Ross Pearson: TUF: 9 winner Ross “The Real Deal” Pearson will be stepping into the UFC cage for the fifth time this year, making him the most active UFC fighter of 2016. Though it has not exactly been a banner year for the Brit banger, 1-3 in his last four, Pearson has come out on the wrong side of his last few decisions including a brief move up to welterweight were he was overwhelmed by Jorge Masvidal.

At 32, Pearson’s seven year UFC stint is an accomplishment in itself, in a company where back to back losses typically means you’re done, Pearson has made a career fighting for the UFC, statistically a huge feat. 10-9-0 1NC in that time Ross has become the quintessential gatekeeper at lightweight, his troubles with upper echelon fighters is evidence that a title run is not in his future. That being said, he is good enough to stay on the UFC roster for another four or so years, doing his part to thin the heard.

Stevie Ray: 26 year old Scot Stevie Ray received this huge co-main event opportunity after James Krause was forced to pull out of a fight with Pearson for the second time. The Dinky Ninja/Tristar fighter came back from a one year layoff this past September, his return did not play out the way he drew it up, Brazilian Alan Patrick was able to smother out any of his attacks and he lost a unanimous decision.

It’s a rare occasion that a newish fighter follows a loss up with a co-main event fight. If “Braveheart” can get a victory against a vet like Pearson his recent setback will be long forgotten and he will immediately be in the mix for a top 15 spot.

The Fight: Ross is too technical of a striker to be beaten in the standup, he rarely goes to the mat due to his stellar takedown defense and as far as the one punch knockout goes, Ray has some pop but Ross can can take quite the beating to the head and continue on (see Masvidal fight). Ray’s path to victory is extremely narrow. Pearson Unanimous Decision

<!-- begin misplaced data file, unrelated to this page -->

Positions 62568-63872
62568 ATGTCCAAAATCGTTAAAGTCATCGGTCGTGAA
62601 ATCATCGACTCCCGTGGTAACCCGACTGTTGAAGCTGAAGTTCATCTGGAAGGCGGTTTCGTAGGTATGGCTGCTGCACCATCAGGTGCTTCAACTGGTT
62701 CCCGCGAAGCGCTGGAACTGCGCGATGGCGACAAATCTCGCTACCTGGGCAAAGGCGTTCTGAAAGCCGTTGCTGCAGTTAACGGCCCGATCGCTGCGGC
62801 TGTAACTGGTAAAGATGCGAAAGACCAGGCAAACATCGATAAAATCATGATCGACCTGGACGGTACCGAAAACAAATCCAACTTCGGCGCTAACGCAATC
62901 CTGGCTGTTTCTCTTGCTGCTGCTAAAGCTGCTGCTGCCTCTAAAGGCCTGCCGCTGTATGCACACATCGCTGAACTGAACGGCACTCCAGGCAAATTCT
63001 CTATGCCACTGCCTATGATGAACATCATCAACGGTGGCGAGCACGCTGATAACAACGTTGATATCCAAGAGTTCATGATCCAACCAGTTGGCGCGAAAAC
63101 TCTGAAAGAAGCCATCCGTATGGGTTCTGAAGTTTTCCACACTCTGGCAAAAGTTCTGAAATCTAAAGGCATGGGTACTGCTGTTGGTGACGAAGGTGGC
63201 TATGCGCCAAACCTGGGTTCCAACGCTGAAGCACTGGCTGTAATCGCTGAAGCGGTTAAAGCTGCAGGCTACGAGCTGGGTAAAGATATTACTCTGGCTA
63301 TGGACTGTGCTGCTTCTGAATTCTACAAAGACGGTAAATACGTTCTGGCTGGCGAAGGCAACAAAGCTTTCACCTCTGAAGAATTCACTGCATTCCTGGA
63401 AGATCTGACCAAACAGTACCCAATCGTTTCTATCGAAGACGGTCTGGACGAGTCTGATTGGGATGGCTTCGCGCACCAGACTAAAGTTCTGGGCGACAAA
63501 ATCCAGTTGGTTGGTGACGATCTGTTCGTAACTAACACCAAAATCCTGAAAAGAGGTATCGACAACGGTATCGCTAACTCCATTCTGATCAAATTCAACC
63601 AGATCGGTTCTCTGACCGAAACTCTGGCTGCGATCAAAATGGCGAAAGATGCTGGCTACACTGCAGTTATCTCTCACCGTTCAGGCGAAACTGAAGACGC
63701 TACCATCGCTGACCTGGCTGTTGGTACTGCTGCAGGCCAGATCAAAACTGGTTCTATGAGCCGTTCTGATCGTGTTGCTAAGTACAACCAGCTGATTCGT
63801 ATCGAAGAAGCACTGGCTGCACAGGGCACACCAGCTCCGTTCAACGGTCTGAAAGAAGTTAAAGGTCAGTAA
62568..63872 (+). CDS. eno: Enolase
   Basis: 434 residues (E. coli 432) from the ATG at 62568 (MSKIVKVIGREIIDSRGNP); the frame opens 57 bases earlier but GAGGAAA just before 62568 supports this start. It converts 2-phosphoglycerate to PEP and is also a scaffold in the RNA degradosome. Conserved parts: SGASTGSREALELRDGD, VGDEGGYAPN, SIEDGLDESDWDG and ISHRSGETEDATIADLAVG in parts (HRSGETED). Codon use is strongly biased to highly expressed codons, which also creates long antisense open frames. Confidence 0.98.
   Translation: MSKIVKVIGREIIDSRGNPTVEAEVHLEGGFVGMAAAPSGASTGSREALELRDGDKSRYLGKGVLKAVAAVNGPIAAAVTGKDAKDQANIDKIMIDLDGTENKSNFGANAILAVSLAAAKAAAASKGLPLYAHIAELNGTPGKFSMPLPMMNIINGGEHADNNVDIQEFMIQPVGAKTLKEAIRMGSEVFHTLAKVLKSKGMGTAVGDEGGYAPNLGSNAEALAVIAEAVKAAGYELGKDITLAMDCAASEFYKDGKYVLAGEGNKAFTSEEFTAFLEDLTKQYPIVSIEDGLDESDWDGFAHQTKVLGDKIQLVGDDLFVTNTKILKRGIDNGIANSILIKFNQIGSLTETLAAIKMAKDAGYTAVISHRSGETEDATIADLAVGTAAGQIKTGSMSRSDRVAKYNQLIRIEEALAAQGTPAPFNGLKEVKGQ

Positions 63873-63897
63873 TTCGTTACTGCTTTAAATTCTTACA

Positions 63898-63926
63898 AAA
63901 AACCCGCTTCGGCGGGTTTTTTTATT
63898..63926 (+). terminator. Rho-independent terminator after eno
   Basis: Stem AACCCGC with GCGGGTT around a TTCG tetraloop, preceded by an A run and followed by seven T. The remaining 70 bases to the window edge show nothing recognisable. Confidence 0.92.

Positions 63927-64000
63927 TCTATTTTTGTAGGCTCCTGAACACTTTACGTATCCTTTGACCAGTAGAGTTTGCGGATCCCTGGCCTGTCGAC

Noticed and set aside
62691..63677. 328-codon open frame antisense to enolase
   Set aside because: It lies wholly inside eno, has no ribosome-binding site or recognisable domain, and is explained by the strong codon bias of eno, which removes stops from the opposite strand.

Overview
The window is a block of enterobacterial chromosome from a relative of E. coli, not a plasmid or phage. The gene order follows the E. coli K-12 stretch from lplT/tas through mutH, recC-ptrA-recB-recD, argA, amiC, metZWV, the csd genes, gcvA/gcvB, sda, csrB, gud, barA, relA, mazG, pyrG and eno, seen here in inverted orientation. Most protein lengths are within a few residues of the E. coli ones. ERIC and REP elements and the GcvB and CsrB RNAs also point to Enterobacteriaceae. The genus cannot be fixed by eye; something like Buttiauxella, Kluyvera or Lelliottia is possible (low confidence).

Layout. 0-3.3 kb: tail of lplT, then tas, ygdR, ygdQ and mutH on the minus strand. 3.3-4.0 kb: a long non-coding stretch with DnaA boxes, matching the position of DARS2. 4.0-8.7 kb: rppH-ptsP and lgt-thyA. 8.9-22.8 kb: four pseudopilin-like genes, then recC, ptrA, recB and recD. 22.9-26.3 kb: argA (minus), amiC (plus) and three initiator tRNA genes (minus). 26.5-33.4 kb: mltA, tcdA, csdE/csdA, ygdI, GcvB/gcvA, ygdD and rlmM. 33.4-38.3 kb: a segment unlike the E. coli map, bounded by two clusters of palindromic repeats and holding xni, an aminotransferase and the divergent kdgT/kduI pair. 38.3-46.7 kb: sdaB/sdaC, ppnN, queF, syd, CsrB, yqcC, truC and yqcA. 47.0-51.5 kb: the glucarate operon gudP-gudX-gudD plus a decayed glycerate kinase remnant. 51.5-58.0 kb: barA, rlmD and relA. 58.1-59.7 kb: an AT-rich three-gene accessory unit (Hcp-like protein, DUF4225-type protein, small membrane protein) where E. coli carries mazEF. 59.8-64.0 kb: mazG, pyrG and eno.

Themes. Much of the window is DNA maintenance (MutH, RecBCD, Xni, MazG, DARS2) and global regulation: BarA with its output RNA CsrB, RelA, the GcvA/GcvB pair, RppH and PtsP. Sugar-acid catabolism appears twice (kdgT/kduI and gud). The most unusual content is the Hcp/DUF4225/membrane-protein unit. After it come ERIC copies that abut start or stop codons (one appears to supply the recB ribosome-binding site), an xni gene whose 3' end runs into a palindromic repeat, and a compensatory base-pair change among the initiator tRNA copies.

# 5 Gegard Mousasi (40-6-2) vs. #10 Uriah Hall (13-7)

Middleweight (185)

Gegard Mousasi: Last September’s surprise loss to Uriah Hall has seemed to awaken a new fighter in Gegard Mousasi. Since the defeat Mousasi has won his last three fights emphatically, including a one sided beating of Vitor Belfort that may have officially eliminated the phrase “Vitor is back” from the mma lexicon. 

At 32 Gegard is in his prime and has looked better than ever as of late. Pending lighting not striking twice he will be one fight away from earning his first title shot. If Rockhold’s knee injury keeps him sidelined for any time at all a rubber match with Jacare could be in Mousasi’s near future.

Uriah Hall: TUF: 17 runner up Uriah Hall has not fared as well following the last time these two met. Hall has lost back to back fights to Robert Whittaker and Derek Brunson since the biggest knockout of his career last September. Luckily for Hall, both of his losses were to top 10 opponents, which means he is still in the mix at 185.

5-4 since his time on TUF, when Hall fights it is must see TV. He lives up to his “Prime Time” moniker landing flashy kicks that most of the mma world did not think were viable in a “real fight”. His kill or be killed mentality has earned him a substantial fanbase and even if he is not able to make a run at the title, he should maintain his spot on the UFC roster for many years to come.

The Fight: I expect this fight to be very similar to the first round of their first bout. Mousasi has a huge advantage on the mat and while he may also have the advantage on the feet, we’ve seen that Hall’s power cannot be taken lightly. Mousasi takes this to the ground and is able to end it with vengeful ground and pound. Mousasi TKO 2nd